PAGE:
The first mile came through at 9:51.79.

A little faster than what I like for a half marathon, but I felt good.  The first water stop was coming up in mile 2 -- and it would be the only one until mile 5.  This was one of the things that I pointed out after the race via Facebook that they needed to correct -- was with a stop in the middle, even if it was a self-service aid station.

Volunteers were incredibly friendly and helpful.

Even given the inclines - as they weren't really hills, but they kept coming, the next two miles checked in at 19:47.07 for a total time of 29:38.86.

I wasn't registering that it was under 10 minutes a mile at that time.

And as you can imagine, I didn't see the mile 2 marker as they weren't really existent.

Past mile 5, we made a right-hand turn on to a road that wasn't closed to traffic as I noticed later that it was the only real east-to-west connecting street on the north part of the community.  Therefore, it would have been tough - in hindsight - to close it completey.

My recommendation was to keep runners in one lane and allow cars to pass in the other with construction zone traffic control.

It was an area that was dangerous to runners as cars drove up the middle of runners that were running to the outsides of their lanes coming and going.

We crossed a major north-south intersection going out without much problem on our way to the turnaround spot.

Without mile markers, I made it from mile three to presumably the 6.55-mile mark in 36:10.75 to bring my time at the half way point to 1:05:49.61.

Since my offset time was 28.75 seconds, it showed as 1:06 on my watch.

I doubled that time and added a minute or two and realized that I could have a pretty good race, just two weeks removed from my first marathon in approximately 14 months.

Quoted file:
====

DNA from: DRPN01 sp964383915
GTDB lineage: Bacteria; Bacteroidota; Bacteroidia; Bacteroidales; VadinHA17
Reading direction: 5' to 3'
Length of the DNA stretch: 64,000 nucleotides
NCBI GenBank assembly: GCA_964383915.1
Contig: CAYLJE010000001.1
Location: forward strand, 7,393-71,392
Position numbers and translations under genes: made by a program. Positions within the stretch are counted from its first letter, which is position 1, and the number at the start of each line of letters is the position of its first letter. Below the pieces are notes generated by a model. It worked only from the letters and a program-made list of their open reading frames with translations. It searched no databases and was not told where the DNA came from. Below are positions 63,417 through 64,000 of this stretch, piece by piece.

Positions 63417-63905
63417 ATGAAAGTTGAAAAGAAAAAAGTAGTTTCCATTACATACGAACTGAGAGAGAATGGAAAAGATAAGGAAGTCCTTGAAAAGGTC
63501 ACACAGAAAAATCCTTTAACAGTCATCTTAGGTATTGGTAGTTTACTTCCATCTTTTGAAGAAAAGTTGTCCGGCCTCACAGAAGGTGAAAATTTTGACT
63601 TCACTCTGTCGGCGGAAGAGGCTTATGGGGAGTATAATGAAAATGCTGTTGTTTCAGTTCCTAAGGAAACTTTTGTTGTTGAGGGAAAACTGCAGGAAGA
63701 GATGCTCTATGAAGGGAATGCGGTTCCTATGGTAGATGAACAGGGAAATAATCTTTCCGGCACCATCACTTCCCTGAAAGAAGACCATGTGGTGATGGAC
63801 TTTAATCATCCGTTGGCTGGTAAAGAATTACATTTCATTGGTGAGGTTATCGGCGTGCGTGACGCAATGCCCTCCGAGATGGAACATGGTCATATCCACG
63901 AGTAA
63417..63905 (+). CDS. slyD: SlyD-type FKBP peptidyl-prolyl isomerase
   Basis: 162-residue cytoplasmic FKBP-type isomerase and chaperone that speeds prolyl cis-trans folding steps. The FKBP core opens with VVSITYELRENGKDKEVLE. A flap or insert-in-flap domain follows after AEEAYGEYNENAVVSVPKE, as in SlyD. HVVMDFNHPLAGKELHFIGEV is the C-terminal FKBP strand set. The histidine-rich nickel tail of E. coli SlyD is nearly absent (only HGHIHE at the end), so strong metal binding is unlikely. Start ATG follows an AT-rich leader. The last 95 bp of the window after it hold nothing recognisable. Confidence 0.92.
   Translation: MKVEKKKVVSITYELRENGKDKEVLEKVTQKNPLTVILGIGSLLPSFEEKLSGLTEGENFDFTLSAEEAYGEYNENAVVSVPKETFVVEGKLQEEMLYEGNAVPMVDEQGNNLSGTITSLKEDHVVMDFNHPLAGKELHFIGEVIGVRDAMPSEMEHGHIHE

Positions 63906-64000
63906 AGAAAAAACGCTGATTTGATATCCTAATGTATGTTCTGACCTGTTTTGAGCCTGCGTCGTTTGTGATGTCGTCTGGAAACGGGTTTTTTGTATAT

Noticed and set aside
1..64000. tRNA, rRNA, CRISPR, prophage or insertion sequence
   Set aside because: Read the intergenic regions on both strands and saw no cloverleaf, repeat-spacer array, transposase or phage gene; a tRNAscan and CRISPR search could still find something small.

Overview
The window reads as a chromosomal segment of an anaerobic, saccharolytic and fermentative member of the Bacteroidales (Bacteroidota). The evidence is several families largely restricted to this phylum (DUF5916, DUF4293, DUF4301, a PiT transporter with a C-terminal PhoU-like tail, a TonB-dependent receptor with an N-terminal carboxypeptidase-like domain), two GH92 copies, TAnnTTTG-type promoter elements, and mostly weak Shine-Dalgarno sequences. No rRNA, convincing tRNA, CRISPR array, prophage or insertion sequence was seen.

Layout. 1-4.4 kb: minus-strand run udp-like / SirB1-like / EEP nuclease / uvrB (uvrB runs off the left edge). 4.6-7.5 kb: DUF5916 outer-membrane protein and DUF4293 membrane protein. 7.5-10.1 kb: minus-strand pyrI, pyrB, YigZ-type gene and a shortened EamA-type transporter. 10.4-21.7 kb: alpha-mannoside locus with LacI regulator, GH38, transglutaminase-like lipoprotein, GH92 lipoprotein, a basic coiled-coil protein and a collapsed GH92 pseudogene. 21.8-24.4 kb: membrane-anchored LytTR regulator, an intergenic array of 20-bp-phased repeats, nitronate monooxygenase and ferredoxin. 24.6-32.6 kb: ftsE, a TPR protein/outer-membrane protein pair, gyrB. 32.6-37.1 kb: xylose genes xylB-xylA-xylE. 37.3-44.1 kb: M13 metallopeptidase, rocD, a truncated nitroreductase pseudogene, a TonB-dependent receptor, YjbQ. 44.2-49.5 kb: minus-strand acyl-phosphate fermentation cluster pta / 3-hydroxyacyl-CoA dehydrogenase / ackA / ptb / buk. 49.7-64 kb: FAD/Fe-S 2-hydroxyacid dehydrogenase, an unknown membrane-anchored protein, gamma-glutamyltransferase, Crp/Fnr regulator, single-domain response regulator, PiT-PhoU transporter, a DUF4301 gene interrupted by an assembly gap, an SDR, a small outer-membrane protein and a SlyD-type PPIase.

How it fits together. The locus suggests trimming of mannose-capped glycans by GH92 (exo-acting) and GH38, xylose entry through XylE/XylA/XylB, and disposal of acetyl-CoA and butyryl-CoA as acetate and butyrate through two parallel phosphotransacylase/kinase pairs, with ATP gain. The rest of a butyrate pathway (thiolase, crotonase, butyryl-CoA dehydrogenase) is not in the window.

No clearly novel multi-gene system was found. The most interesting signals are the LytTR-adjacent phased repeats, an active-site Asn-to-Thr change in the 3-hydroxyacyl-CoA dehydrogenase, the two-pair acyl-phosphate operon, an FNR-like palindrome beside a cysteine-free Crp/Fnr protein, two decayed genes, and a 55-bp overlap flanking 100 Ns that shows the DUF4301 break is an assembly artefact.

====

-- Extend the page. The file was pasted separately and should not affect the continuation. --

When we came back through that north-south intersection, the road guard to the right, who wasn't a certified peace officer (or wasn't dressed like one), let a pickup with a trailer through just as I was coming through and he didn't look to see.

I said something that I shouldn't.  And while wearing my Liberty top, it certainly didn't conform to the Liberty Way.

I tried to tank up at the mile 8 aid station because I knew that it was going to be a little bit before I saw another one.  Additionally, they only had water the whole way.  No electrolyte replacement.

The next mile marker I saw was one that indicated it was three miles to the finish.  So from 6.55 to 10.1, my time was 37:10.94 to bring my total time to 1:43:00.55.

Since I knew that we would get a net downhill going back from this point forward, I tried to push as hard on the downhills that I could and then walk the uphills for a breather.

The next two miles were 20:24.94 -- that's a 10:12 per mile late in the race.  Wow.  (Total time - 2:03:25.49.)

And the final mile to the finish, which was setup fairly well even though we were coming in with the back of the 10K and 5K pack, was 9:54.94.

I don't even remember what I saw on the final time clock, but the accumulated time would be 2:13:20.43.

Mike had me down for 2:13:17 so I put that on my ledger (with a 2:13:21 as a note at the end).

Either way, it was my sixth best half marathon time ever -- 28 seconds faster than the half that I ran a year earlier which was on a completely flat course in Mobile.

It was half marathon finish #103 in my 118th city or town outside of Texas.

And with age-grading, it made it my best-ever race at age 48 with an age grade time of 1:59:53.

Now the goal is to try and get down to under two hours.

My PR is 2:09:45, but that's 2:08:45 running time as I stopped to urinate for a minute early in the race in Wisconsin in September 2010.